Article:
Oxybelis inkaterra JADIN, JOWERS, ORLOFSKE, DUELLMAN, BLAIR & MURPHY, 2021
Can you confirm these amateur observations of Oxybelis inkaterra?
|Higher Taxa||Colubridae, Colubrinae, Colubroidea, Caenophidia, Alethinophidia, Serpentes, Squamata (snakes)|
|Common Names||E: Inkaterra Vine Snake |
S: Inkaterra Serpiente de vid
|Synonym||Oxybelis inkaterra JADIN, JOWERS, ORLOFSKE, DUELLMAN, BLAIR & MURPHY 2021|
Oxybelis aeneus – KEISER, 1974:7;
Oxybelis aeneus – DUELLMAN 2005: 363, pl 205
Oxybelis aeneus – JADIN et al. 2020: Fig 1.
|Distribution||Peru (Madre de Dios)|
Type locality: Peru, Madre de Dios: Cusco Amazónico (now Reserva Amazónica), Río Madre de Dios, c. 15 km E Puerto Maldonado, 200 m, 12°34'59"S, 69°4'59"W
|Types||Holotype. KU 220196 (Figs 5, 6), collected by William E. Duell- man (WED 59561), 21 December 1991.|
Paratypes. KU 214887, Peru, Madre de Dios: Cusco Amazónico, Río Madre de Dios, c. 15 km E Puerto Mal- donado, 200 m, 12°34'59.88"S, 69°4'59.879"W; collect- ed by Erik R. Wild (Field number WED 59004), 23 De- cember 1989; ZMH R01702, Peru, Huánuco: Pachitea, Panguana Biological Fieldstation, Rio Yuyapichis [= Rio Llullapichis], 260 m, approx. 9°41'S, 74°57'W, collected by János Regös July 1980.
|Diagnosis||Diagnosis. A vine snake with (1) three upper labials (4–5–6) bordering the orbit; (2) numerous bold black bars and spots present on the body; (3) ventral surface mottled with dense black spots; (4) preocular shorter than eye diameter; (5) second pair of chin shields separated by smaller scales posteriorly; (6) nine upper labials, three located behind the orbit; (7) snout from above relatively broad, tapered, and flat rostrum; (8) supraocular and prefrontal are about the same length; (9) last upper labial about same length as primary temporal; (10) much of the lower surface of the head infused with black pigment; (11) second upper labial not in contact with preocular.|
Comparison. Oxybelis inkaterra can be distinguished from the seven other members of the Oxybelis aeneus complex by the presence of, upper labials three and four are in contact the preocular; a head with an irregular, darkly pigmented ventral surface with pale spots; and eyespot markings on the posterior ventral surface of the body and tail; the snout of O. inkaterra is also relatively short and broad compared to other species in the Oxybelis aeneus complex (Fig. 7); the lack the brown-gray dorsal coloration seen in the other members of the complex. The dorsum is instead a dirty cream with black flecking (Figs 6, 8).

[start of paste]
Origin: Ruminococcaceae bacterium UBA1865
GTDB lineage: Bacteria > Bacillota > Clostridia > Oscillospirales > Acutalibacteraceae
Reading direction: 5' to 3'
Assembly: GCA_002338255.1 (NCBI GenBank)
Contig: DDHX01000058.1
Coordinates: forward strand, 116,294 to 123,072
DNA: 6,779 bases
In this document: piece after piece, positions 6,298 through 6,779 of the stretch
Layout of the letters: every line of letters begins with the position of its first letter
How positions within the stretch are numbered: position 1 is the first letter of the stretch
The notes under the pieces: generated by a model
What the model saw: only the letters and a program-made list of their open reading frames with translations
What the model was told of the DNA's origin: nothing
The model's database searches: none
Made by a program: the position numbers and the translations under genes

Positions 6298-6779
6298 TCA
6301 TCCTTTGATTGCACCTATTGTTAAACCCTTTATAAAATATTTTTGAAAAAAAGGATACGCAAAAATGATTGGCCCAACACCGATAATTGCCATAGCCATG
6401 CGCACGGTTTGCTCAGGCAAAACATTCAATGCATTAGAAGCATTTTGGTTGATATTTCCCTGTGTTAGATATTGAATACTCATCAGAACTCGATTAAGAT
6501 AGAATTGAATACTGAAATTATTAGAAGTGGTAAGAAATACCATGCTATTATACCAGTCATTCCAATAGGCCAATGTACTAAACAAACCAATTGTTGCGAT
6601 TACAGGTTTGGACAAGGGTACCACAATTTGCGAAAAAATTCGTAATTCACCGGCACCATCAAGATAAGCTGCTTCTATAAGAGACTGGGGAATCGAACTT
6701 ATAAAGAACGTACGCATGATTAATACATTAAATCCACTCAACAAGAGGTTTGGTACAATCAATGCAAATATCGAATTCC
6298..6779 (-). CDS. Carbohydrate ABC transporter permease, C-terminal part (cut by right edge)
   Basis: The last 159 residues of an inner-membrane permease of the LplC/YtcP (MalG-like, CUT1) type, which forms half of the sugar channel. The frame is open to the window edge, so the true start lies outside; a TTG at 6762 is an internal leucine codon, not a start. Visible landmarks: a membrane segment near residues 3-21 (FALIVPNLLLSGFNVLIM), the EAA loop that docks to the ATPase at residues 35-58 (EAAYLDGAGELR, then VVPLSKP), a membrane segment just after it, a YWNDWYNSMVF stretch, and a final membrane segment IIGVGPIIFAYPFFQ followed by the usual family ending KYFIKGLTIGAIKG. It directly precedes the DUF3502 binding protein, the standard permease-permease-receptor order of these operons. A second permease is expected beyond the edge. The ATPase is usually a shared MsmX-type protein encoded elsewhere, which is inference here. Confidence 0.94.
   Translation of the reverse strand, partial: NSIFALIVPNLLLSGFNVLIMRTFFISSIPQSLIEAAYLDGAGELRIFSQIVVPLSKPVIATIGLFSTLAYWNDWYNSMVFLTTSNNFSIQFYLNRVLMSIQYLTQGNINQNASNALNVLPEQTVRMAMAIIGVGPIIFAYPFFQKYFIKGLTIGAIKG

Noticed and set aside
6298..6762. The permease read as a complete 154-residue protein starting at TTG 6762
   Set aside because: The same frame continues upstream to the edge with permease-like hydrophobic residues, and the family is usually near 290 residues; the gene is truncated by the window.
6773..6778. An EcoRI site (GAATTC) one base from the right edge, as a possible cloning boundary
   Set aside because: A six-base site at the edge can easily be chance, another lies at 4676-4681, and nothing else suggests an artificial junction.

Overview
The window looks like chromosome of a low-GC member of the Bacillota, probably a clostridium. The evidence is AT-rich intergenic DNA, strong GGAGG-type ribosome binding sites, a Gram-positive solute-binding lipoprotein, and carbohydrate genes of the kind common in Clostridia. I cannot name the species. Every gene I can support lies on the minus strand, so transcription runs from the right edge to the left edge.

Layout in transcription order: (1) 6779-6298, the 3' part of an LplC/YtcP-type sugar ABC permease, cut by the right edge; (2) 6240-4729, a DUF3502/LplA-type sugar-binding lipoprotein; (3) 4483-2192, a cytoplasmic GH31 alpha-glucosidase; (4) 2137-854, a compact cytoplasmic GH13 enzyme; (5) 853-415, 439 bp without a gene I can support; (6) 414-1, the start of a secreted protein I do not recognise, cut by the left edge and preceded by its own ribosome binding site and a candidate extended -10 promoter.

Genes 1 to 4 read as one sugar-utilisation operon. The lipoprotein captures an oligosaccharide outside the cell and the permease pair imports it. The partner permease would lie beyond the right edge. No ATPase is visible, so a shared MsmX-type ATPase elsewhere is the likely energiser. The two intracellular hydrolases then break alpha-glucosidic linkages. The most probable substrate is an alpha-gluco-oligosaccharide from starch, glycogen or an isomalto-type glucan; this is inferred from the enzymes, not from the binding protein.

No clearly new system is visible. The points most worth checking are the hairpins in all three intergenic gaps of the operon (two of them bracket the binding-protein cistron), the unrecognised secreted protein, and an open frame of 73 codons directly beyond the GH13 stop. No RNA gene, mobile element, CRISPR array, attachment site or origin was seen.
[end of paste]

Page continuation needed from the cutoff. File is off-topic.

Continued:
|Comment||Details and references not provided by authors upon request.|
|Etymology||The specific epithet honors the ecotourism company Inkaterra (https://www.inkaterra.com/) and its non-profit NGO counterpart Inkaterra Asociación. These two institutions started in 1975 and 1978, respectively, were founded by José E. Koechlin von Stein to promote education and conservation of Peruvian culture and ecosystems. Inkaterra and Mr. Koechlin have been recognized numerous times with awards and accolades for providing sustainable ecotourism and research opportunities for scientists. The type locality, Cusco Amazónico (now Reserva Amazónica), is owned and operated by Inkaterra and is the site of one of the most thoroughly studied areas in the Neotropics, particularly for amphibian and reptile natural history (e.g. Duellman, 2005; Orlofske et al. 2012).|
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